Having big dogs definitely comes with challenges.
They eat more. They knock things over. Medications and surgeries cost more. They have more hair to shed all over your house and your clothes. They can reach food on the counter far too easily.
However, there are a lot of things I really like about having big dogs. They can be intimidating to strangers. No one in their right mind is going to enter my home uninvited. They are substantial enough that when I'm lonely and I really need someone to hug, they will suffice quite adequately if no human is available.
And lets get right to it: There is something empowering about looking your 95-pound Rottie mix in the eye and saying in a slightly sinister tone, "Down." And watching him hit the floor in abject submission to your authority.
Today my daughter is officially transferred to C's school.
Logistically, having kids in two different schools that begin and end at the same time, is a nightmare. You are practically forced into a situation where you must pay aftercare costs for at least one of them on the days that you are actually available to pick them up from school. And if you get delayed picking one of them up because of traffic, there is nothing that compensates for the trauma of a child who thinks they've been forgotten.
Add to that the extra half hour morning and evening that stopping at two different before/aftercare centers adds to my commute thereby turning what should be two hours into the car into three...its just not that workable. Its not that it can't be done -- its that I don't want to do it.
I went to C's school last Monday to see about requesting the transfer. I had taken vacation days and was doing yard/house stuff, so of course I was dressed casually. Capri's, an old t-shirt, flip-flops. No makeup. To my credit, I did wear deodorant and I had brushed my teeth. No, really. I asked the secretary about the transfer and she said I would need to talk to the principal.
The principal at our old school was so approachable, so friendly. She was also efficient and clearly in charge, but she would smile and ask how you were, inquire about how things were in a sincere way. I always felt she was really invested in the success of all of the students at the school.
Hence my shattered expectations.
I sat and waited, because I didn't have an appointment and because it being the second week of school, things are naturally busy. I didn't mind waiting.
She swept out of her office in her three-inch high heels, her expensive and form-fitted dress, her clearly gym-sculpted figure, her dark tank, immaculate nails, perfect makeup and sculpted hairdo. The secretary pointed her out to me, she made eye contact with me - and did not smile. She indicated the paperwork that I would need to fill out and advised me she was not making any decisions on transfer for several days as she needed to see how many new students she had and how much room there were in classes. Her tone of voice clearly implied "I don't wish to tell you yes. I am the Person In Charge here, understand?" OK, fine. I smiled at her in a friendly way: nothing.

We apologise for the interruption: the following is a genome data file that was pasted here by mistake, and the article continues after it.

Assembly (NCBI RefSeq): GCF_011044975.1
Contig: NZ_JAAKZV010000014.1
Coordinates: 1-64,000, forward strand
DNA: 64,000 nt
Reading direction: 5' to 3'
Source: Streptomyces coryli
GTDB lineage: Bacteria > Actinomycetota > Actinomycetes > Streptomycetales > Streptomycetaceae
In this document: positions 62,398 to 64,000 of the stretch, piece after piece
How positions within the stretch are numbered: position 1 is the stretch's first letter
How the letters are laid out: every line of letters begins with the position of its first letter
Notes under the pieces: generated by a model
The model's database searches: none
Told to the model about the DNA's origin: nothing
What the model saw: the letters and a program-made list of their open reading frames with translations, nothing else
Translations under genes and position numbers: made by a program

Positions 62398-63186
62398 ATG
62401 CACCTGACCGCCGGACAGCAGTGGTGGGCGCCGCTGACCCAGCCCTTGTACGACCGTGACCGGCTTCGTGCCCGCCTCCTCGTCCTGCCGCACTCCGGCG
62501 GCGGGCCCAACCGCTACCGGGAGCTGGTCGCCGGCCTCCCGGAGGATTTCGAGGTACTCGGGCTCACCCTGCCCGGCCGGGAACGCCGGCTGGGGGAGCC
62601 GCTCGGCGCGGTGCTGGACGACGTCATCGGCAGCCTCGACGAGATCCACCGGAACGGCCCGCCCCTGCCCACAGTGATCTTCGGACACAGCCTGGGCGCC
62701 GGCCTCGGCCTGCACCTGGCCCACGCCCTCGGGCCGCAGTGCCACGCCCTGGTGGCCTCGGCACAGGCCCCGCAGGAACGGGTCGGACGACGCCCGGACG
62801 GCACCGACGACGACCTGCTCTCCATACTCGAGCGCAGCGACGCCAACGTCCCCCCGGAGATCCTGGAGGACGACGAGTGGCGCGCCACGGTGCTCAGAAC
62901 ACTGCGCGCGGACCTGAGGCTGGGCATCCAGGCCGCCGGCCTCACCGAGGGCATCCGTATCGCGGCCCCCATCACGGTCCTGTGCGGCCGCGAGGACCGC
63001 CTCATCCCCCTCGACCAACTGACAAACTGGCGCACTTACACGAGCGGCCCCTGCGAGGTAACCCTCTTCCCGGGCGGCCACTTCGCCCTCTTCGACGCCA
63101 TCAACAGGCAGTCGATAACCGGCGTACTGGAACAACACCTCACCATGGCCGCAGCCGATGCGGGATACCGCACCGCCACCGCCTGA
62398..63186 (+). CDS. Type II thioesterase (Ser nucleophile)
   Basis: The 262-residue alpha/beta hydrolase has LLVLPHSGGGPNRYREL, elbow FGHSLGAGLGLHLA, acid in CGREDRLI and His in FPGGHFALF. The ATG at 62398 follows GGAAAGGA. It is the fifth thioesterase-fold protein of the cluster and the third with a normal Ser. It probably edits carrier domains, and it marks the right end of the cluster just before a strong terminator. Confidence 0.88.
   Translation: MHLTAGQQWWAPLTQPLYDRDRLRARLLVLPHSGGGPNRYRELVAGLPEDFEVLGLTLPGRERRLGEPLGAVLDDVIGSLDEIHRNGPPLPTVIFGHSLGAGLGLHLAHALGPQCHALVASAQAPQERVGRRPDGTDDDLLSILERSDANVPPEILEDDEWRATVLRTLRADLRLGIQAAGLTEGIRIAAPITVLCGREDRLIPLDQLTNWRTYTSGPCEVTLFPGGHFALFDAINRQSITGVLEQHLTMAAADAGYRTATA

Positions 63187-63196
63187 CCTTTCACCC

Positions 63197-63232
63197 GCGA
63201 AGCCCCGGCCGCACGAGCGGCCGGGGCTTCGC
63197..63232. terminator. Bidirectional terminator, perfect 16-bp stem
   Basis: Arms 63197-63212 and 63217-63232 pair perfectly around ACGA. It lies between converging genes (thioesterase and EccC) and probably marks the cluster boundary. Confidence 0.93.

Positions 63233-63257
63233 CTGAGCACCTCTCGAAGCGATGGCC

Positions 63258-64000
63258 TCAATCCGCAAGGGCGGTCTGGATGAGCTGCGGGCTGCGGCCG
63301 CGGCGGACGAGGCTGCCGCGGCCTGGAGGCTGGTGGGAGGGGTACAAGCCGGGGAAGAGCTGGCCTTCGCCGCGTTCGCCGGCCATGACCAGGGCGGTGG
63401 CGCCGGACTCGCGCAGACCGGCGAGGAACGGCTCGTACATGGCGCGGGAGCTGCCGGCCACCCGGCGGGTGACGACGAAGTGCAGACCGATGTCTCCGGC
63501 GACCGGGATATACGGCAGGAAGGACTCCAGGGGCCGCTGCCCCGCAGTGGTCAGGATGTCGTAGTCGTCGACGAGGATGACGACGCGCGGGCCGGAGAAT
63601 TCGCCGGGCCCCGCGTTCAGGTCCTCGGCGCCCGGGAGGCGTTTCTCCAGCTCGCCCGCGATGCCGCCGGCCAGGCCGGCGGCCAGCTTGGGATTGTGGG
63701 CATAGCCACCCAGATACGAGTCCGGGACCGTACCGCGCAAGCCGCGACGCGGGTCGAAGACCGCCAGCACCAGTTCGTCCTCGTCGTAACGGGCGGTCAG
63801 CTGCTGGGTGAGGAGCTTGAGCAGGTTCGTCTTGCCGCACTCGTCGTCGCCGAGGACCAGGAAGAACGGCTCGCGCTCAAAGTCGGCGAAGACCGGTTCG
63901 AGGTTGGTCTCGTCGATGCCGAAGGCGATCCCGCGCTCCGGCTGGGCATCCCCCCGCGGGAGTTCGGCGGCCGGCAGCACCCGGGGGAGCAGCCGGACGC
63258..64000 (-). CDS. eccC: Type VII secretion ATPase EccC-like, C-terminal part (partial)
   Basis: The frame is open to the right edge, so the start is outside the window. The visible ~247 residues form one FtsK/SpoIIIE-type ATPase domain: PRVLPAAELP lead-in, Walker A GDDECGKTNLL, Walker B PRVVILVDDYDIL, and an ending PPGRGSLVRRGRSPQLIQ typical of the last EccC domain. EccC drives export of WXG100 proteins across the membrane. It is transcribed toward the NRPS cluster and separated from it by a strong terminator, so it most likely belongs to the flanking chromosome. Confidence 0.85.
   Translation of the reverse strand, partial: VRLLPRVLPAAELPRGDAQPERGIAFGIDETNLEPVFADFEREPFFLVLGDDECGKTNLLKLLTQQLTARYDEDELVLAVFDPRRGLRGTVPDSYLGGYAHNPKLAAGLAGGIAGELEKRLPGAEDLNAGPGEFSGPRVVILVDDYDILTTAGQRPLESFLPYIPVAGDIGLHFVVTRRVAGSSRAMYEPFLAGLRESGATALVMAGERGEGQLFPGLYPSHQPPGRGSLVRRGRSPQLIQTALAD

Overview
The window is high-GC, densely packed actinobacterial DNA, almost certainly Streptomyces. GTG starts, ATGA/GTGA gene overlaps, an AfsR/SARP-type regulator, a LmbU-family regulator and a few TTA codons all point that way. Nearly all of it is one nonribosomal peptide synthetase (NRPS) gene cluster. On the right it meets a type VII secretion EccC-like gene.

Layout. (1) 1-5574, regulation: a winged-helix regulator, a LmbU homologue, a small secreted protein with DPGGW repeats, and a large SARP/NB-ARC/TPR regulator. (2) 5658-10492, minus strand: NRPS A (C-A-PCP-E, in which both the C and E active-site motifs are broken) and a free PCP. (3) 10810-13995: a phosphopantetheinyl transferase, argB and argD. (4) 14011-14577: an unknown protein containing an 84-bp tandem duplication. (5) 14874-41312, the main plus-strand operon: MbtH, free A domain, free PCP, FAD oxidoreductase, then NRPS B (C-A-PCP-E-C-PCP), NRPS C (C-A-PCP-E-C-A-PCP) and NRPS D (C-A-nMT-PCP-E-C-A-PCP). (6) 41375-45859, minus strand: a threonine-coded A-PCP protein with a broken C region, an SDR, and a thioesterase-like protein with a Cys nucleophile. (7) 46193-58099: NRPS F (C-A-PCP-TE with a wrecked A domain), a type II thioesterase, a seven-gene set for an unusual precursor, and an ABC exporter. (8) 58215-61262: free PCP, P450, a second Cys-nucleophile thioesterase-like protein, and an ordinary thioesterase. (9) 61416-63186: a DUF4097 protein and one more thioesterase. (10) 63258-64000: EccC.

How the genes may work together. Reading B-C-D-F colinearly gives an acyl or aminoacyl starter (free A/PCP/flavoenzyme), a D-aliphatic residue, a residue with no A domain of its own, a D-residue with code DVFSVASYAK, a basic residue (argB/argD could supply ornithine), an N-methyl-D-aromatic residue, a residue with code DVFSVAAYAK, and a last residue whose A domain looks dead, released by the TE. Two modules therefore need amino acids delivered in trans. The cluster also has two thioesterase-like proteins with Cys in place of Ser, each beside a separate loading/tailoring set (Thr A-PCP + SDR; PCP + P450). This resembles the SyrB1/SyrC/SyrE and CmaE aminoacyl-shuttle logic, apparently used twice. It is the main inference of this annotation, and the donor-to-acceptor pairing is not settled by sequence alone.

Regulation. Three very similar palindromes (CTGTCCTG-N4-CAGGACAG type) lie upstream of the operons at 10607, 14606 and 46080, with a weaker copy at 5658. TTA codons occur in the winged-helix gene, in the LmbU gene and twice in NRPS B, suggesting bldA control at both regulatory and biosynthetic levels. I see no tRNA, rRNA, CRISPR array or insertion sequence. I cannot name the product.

Over the course of the week there was a little back and forth - special services wouldn't recommend that A ride C's bus, and of course with his aftercare outside of the boundaries for both schools, it wouldn't be workable for the transfer, so the transfer was initially denied.
Never understimate the willpower of a special needs mom.
After a morning well-spent on the phone with both the special needs director and the transportation office, the transportation director agreed that A could ride the bus with her brother. Keep in mind, we're not displacing anyone. There are four or five children on this bus, and its a full-size bus. We're not adding any extra stop- or drop-offs. Logistically, its pretty much a wash.
So after I talk with the transportation group, I get a call from the principal.
"I understand you've spoken with the transportation department."
Coolly I am informed that based on their agreement to transport her, my daughter can transfer to my son's school and start the following Monday - today. Awesome!
"Thank you so much, I really appreciate your help."
What do people normally say when thanked? What, it's not, "I must advise you that if the special services bus were to become full then your daughter would be unable to ride it and would need to transfer back to _______ . Do you understand this?" Whatever happened to saying "You're welcome?"
Dang. Its easy to recognize an alpha female, but rarely have I met any human being, alpha or not, that I couldn't establish a rapport with. Clearly my skills need honing.
Now I know all the special needs moms - and probably most of the moms of school aged kids - understand that your school staff are your most important and valuable allies when it comes to getting needs met and things done. I couldn't have survived the last few years without the help of the secretaries and the school nurse and our wonderful, lovely teachers - and of course, our principal.
All I need to do is to get her to crack a smile. Just one genuine smile.
I have my work cut out for me.